Ok, right off that kinda tells you what kind of nerd I am, but I loved playing D&D long ago back in the day – when we had pencils instead of xboxes and pieces of paper instead of iphones.
So, being me, I wanted to make it the BEST experience possible for the boys. If I buggered it up, then they would likely never want to play again. I learned this the hard way from the Magic card game disaster of 2014.
However, they were a little unsure of the whole concept. “So, like we do what? Write stuff on paper?”
Me: “No, you are taken on an epic adventure.”
“Like in your mind.”
“In? My? Mind?”
“Yah. You draw up a character and you enter a world of imagination and possibilities. Unlike your computer games, you can do anything. ANYTHING. That’s the bonus of having a human being leading you on your journey.”
“So it’s not a video game?”
They looked less than impressed.
But that’s enough for me. Once, two years ago, I would have needed the look of awe, of wonder, but now, I’m happy if they don’t just shrug and walk away. (It’s all about setting the bar low enough.)
Now, I don’t know if you’ve ever played D&D or if you have, if you’ll admit it, but it’s not the easiest game to explain. There’s race choices, you know, the old dwarf and elf thing, and stats like strength and wisdom, and professions like fighter and cleric. Then there’s weapons and spells and armor and monsters and …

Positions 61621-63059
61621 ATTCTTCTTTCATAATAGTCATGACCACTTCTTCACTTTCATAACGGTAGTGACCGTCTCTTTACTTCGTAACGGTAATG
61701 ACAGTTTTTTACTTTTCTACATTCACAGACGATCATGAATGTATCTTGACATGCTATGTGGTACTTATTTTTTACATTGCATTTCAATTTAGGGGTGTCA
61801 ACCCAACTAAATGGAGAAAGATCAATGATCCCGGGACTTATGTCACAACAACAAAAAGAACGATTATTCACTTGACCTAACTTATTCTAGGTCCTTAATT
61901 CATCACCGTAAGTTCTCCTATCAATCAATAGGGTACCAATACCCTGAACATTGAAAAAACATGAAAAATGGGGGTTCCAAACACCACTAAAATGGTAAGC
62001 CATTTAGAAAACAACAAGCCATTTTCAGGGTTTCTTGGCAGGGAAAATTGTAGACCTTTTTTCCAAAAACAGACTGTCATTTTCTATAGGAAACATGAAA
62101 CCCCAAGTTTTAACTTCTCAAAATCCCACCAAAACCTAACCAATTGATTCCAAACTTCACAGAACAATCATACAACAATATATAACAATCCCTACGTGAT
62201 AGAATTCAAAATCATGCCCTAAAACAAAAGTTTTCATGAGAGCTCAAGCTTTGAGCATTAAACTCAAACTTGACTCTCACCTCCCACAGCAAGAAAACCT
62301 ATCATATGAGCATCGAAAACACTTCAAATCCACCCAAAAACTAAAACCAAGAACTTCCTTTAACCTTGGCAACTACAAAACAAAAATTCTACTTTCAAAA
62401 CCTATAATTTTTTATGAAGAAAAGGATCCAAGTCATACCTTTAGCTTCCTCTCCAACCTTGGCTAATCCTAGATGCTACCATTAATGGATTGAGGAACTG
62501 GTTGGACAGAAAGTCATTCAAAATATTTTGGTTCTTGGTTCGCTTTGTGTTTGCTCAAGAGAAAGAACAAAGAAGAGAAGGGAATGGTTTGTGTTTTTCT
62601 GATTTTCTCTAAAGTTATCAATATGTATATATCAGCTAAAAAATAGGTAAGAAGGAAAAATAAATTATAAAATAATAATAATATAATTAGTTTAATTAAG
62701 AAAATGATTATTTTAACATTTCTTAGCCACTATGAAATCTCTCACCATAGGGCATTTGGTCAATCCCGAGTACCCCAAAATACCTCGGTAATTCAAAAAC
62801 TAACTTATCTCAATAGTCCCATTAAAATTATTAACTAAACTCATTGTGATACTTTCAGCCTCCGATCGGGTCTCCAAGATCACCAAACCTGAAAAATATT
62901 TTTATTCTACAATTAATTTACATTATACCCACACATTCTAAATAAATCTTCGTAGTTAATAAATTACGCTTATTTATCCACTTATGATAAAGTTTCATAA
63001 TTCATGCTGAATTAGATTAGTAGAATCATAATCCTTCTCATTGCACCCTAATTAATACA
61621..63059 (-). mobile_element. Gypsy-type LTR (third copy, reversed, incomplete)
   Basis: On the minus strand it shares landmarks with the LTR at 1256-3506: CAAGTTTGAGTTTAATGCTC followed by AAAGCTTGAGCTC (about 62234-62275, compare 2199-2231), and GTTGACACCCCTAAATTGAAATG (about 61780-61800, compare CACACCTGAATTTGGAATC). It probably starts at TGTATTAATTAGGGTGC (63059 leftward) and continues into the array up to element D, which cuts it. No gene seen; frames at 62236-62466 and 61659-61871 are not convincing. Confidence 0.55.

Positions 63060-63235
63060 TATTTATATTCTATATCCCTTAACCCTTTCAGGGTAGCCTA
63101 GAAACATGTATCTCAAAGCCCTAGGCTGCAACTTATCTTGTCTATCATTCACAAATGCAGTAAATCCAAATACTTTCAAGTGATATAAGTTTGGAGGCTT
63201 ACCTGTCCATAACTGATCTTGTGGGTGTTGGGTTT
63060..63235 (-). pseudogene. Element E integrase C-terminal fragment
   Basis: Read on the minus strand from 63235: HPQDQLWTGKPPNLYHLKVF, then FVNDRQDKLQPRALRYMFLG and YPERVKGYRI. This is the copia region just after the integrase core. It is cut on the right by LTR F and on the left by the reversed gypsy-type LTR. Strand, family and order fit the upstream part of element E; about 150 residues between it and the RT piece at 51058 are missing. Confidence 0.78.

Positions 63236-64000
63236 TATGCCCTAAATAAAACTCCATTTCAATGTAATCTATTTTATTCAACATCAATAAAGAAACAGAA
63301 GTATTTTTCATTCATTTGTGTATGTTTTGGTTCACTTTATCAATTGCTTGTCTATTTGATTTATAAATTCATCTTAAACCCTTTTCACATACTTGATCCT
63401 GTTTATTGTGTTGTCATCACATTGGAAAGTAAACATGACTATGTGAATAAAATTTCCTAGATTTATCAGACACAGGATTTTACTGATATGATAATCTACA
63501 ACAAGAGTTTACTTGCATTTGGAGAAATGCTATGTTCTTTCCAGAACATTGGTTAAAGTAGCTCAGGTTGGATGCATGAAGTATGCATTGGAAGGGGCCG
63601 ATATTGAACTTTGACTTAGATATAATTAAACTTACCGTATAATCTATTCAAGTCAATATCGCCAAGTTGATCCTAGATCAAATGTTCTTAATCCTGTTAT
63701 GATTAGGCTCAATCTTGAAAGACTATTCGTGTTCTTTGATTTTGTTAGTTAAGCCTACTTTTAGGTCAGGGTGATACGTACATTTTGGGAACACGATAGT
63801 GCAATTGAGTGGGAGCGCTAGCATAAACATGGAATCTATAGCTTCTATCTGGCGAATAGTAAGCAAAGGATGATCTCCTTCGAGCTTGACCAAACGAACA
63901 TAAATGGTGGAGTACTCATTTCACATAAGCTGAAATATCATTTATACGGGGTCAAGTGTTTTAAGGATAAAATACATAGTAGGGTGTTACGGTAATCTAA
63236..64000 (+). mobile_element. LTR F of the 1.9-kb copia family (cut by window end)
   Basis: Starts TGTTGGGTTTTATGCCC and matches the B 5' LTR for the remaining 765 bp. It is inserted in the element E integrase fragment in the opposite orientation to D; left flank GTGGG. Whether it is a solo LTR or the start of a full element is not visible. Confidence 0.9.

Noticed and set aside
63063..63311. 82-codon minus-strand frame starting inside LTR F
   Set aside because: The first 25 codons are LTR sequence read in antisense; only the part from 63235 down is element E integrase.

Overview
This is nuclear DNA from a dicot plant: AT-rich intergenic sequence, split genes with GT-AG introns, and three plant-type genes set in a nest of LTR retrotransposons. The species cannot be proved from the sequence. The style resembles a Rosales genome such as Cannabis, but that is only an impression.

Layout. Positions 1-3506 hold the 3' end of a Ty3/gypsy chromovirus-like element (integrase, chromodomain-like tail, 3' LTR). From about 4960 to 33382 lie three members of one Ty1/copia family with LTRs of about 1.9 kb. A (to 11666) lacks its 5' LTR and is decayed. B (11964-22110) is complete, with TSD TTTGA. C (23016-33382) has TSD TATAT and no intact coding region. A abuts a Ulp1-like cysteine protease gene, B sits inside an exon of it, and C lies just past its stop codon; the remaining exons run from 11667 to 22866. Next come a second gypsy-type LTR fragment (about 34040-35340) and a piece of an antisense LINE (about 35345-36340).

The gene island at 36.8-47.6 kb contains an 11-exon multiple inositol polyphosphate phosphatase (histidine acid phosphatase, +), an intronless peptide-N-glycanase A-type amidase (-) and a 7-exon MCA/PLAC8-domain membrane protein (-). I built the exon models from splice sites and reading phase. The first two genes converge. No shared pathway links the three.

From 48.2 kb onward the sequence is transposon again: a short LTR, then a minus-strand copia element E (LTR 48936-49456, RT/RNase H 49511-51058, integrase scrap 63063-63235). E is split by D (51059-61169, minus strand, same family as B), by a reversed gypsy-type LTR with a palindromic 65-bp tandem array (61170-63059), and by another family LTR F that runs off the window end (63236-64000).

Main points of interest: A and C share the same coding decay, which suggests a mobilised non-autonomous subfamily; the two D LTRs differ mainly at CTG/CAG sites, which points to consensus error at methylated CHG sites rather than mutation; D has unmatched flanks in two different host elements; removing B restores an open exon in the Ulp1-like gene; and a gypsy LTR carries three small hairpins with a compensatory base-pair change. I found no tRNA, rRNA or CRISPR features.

After a few more minutes of trying to explain all of D&D to them, I gave up and decided just to play. Hey, it’s simple enough to start and as long as I kept comparing things to either pokemon or minecraft, I would be fine.
Still, like I said, I wanted this to be the most amazing experience ever. Like my first game was. So, I enlisted the aid of a longtime friend, who agreed to come over and help me out. FYI, she also helped me buy the ring for the Prettiest-girl-in-the-world.
With her helping me, I hoped we could make the experience rock.
The Youngest chose to be a fighter as well. Not surprising. If his brother had chosen to be a wingnut, he would likely choose the same thing. But he took one look at a miniature that we’d bought, and decided to be a kick-ass crossbow assassin.
Ok, so D&D purists will cringe, but whatever, go eat some iron rations. The boys were happy. The Oldest was a big ogre. The Youngest looked like he would kill you for just looking at him the wrong way (something I greatly fear may be in his real-life future.)
Anyway, I spent a day making the adventure, creating maps and monsters, and trying to work out a good narrative that would appeal to the boys.
My guess was they’d be less interested about saving a princess, even though they play Mario a lot. My guess was they wouldn’t want to be involved in some extended mystery about who killed the Ogre with the crossbow in the bathroom. That’s more Clue.
Then I realized, based on my billion years of being a Dungeon Master (oh God, how that makes me cringe to say outload), that I needed to make this as visual as possible. Pencil and paper were fine in my day, but this generation has been raised on Call Of Duty graphics and HD visuals.
And I was set.
But, as in any game of this sort, I had NO idea what would happen and honestly, I never would have guessed in a million years.